int[] array = { 1, 2, 3, 6, 7, 8 };

void Update()
    IEnumerable<int> elements = from element in array
                    orderby element descending
                    where element > 2
                    select element;
... allocates 68 Bytes on my system in every frame (28 via Enumerable.OrderByDescending() and 40 viaEnumerable.Where())! The culprit here isn't even closures but extension methods to IEnumerable: LINQ has to create intermediary arrays to arrive at the final result, and doesn't have a system in place for recycling them afterwards. That said, I am not an expert on LINQ and I do not know if there are components of it that can be used safely within a real-time environment.

Should you avoid foreach loops?

A common suggestion which I've come across many times in the Unity forums and elsewhere is to avoidforeach loops and use for or while loops instead. The reasoning behind this seems sound at first sight. Foreach is really just syntactic sugar, because the compiler will preprocess code such as this:
foreach (SomeType s in someList)
...into something like the the following:
using (SomeType.Enumerator enumerator = this.someList.GetEnumerator())
    while (enumerator.MoveNext())
        SomeType s = (SomeType)enumerator.Current;
In other words, each use of foreach creates an enumerator object - an instance of theSystem.Collections.IEnumerator interface - behind the scenes. But does it create this object on the stack or on the heap? That turns out to be an excellent question, because both are actually possible! Most importantly, almost all of the collection types in the System.Collections.Generic namespace (List<T>, Dictionary<K, V>, LinkedList<T>, etc.) are smart enough to return a struct from from their implementation of GetEnumerator()). This includes the version of the collections that ships with Mono 2.6.5 (as used by Unity).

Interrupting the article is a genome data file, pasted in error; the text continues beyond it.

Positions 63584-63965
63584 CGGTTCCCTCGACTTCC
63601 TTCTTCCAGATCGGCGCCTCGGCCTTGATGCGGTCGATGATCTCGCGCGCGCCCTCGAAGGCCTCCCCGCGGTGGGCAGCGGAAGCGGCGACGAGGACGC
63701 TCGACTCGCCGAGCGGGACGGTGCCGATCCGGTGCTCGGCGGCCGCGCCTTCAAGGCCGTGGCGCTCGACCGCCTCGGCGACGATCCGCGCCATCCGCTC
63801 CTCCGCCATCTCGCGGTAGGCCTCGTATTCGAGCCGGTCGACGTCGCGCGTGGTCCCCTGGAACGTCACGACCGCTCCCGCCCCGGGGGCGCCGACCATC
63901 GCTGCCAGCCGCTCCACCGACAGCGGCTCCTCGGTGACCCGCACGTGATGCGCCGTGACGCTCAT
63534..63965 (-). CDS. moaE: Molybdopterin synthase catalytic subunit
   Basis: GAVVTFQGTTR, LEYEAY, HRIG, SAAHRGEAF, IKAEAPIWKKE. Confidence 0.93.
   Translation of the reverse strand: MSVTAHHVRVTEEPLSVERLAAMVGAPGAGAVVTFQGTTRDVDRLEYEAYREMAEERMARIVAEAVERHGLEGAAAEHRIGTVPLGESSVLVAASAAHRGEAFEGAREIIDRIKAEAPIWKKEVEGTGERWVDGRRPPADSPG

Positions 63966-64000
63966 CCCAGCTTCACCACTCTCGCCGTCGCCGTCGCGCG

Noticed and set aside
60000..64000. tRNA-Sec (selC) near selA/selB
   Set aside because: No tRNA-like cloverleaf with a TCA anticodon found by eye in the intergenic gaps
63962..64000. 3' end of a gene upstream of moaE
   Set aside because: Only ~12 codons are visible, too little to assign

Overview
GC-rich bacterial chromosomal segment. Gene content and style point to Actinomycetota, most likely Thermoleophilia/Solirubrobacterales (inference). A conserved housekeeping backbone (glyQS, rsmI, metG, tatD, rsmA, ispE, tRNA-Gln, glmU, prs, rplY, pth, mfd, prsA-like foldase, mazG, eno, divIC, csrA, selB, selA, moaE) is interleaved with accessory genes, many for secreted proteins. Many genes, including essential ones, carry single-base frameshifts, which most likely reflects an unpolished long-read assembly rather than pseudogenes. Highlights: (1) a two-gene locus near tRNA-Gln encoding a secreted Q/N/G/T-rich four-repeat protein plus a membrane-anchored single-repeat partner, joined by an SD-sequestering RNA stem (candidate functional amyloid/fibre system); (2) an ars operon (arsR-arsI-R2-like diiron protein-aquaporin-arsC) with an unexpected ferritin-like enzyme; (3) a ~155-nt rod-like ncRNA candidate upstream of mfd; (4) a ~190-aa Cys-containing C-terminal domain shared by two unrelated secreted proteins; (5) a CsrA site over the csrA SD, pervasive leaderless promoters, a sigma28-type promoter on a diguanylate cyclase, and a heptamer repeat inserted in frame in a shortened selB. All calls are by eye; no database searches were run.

[EDIT] Matthew Hanlon pointed my attention to an unfortunate (yet also very interesting) discrepancy between Microsoft's current C# compiler and the older Mono/C# compiler that Unity uses 'under the hood' to compile your scripts on-the-fly. You probably know that you can use Microsoft Visual Studio to develop and even compile Unity/Mono compatible code. You just drop the respective assembly into the 'Assets' folder. All code is then executed in a Unity/Mono runtime environment. However, results can still differ depending on who compiled the code! foreach loops are just such a case, as I've only now figured out. While both compilers recognize whether a collection's GetEnumerator() returns a struct or a class, the Mono/C# has a bug which 'boxes' (see below, on boxing) a struct-enumerator to create a reference type.
So should you avoid foreach loops?
  • Don't use them in C# code that you allow Unity to compile for you.
  • Do use them to iterate over the standard generic collections (List<T> etc.) in C# code that you compile yourself with a recent compiler. Visual Studio as well as the free .NET Framework SDK are fine, and I assume (but haven't verified) that the one that comes with the latest versions of Mono and MonoDevelop is fine as well.
What about foreach-loops to iterate over other kinds of collections when you use an external compiler? Unfortunately, there's is no general answer. Use the techniques discussed in the second blog post to find out for yourself which collections are safe for foreach[/EDIT]